Saturday, February 26, 2011

Day 57: Winter’s Bone (2010)


R, 1 hr. 40 min. Directed by: Debra Granik. Release Date: June 11, 2010. DVD Release Date: October 26, 2010.

Today was one of those days where I struggled to get in my review for the day within the 12:01am to 11:59pm guidelines that I set for myself (without using the cheat that's built-in for me because Blogspot's clock is three hours behind my actual time). Every year, or every year since 2006, AMC theaters around the nation prepare for the upcoming Academy Awards by showing all those movies selected for Best Picture for that year in a marathon of truly epic proportions. I've gone to this event every year except for 2006 and 2008, when the AMC at Easton in Columbus (Ohio) sold out of tickets. It's a long day, especially since I start and end it with a two-hour drive, but I never fail to firmly select my favorites for each year: Atonement (2007), Avatar (2009), and The King's Speech (2010). I got a bit boned (no pun intended) this year, because in response to the increase of nominees from 5 films to 10, the AMC now holds TWO days where the films are split. Unfortunately, the only date I was able to make was February 26, and Winter's Bone was the only film on the list that I hadn't seen… so I had a long, dark hole while I sat through Inception and The Social Network for yet another run (yawn). Now that I've gone through this long day, 127 Hours and Toy Story 3 as the only Best Picture nominees that I haven't seen, and I still feel strong about my choice of The King's Speech as this year's film to beat.


Mostly, this reminded me a lot of No Country For Old Men. The rural setting, everybody engaged in illicit activities in their struggle for basic survival. This is tough and gritty… and a bit sad. You can't help but feel sorry for the lead. At 17, she's caring for two children, only one of them close to being able to care for himself, Old MacDonald's farm, and a mentally ill mother in what appears to be a log cabin with little in the way of modern conveniences. The majority of their food comes to them in the form of charity from a caring and considerate neighbor and the rest is substituted by living on the land in the roughest sense. In other ways, the setting of this movie reminded me more than a little of the rural area in which I currently live. Socially for sure, there were common factors: lots of people doing what they do to avoid censure or gossip, other people gossiping and not realizing how it impacts the folks they're talking about.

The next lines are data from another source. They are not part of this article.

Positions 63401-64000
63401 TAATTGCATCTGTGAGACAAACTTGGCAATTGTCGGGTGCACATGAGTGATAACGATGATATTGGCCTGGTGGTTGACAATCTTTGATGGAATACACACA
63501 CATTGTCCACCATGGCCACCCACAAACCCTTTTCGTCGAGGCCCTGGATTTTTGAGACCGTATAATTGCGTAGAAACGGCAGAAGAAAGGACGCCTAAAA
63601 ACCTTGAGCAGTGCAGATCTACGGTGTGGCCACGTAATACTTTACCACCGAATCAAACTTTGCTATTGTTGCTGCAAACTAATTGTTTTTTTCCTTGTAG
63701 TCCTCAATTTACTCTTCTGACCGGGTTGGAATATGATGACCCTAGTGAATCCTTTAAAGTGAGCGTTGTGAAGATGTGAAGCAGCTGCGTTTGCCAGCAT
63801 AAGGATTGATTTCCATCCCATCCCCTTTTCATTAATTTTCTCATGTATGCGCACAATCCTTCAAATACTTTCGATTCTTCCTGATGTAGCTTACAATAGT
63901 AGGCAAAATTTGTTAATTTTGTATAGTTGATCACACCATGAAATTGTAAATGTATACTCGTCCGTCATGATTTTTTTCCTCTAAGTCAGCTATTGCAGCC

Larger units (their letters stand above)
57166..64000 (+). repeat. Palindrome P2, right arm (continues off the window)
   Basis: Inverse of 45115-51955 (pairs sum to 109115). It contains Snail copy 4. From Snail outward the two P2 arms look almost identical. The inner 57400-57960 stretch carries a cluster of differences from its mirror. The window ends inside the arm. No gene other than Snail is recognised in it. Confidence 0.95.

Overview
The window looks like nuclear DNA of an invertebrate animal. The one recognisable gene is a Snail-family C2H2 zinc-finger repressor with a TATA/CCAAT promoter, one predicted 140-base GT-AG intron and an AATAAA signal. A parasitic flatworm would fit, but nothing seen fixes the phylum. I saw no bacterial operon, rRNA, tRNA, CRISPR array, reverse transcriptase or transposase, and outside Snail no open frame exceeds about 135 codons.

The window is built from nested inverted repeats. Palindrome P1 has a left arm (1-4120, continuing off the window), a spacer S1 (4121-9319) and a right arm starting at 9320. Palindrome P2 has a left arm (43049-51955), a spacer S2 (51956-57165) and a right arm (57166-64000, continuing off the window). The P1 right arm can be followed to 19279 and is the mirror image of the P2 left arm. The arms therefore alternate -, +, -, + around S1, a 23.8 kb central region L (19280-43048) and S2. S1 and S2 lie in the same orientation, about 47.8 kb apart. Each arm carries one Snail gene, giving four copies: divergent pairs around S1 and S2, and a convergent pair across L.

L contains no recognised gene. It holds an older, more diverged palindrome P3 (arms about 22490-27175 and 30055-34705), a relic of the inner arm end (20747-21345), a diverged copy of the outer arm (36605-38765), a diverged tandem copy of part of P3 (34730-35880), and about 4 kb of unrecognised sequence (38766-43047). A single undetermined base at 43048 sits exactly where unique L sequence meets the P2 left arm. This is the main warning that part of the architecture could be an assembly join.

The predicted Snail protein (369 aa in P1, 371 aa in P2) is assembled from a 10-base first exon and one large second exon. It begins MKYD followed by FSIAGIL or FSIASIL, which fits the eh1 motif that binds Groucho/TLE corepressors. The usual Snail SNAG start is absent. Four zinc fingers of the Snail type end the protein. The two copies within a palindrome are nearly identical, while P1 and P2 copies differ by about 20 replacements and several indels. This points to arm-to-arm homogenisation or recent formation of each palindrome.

Unfortunately, this is pretty dismal. It's long and slow, despite the appealing characters. When the story finally starts to rev up, and the mystery begins to unwrap, the movie picks up a bit, but you're not in for a thrill ride. If you're looking for eye candy, you won't find it here. This may be the only movie I've ever seen where there wasn't a single pretty person involved. Technically, I thought this was a great movie, but it wasn't something I really enjoyed. I understand why it's up for the Academy Award, but I'm still leaning towards King's Speech. The cast is fantastic, even if two thirds of them (men and women) look a bit like Rip Torn. The setting is bleak and off-putting, filled with imagery that manages to both fascinate and disturb.


For a first movie of my only five movie day a year, this was a great start. I was fresh enough that I wasn't ready to walk out of the theater and my butt didn't hurt from sitting for ten hours. I still think that's what turned me against No Country, because it was the last film showed on the 2007 Best Picture Showcase… and quite frankly, I was seriously considering suicide by straw if it would have gotten me home.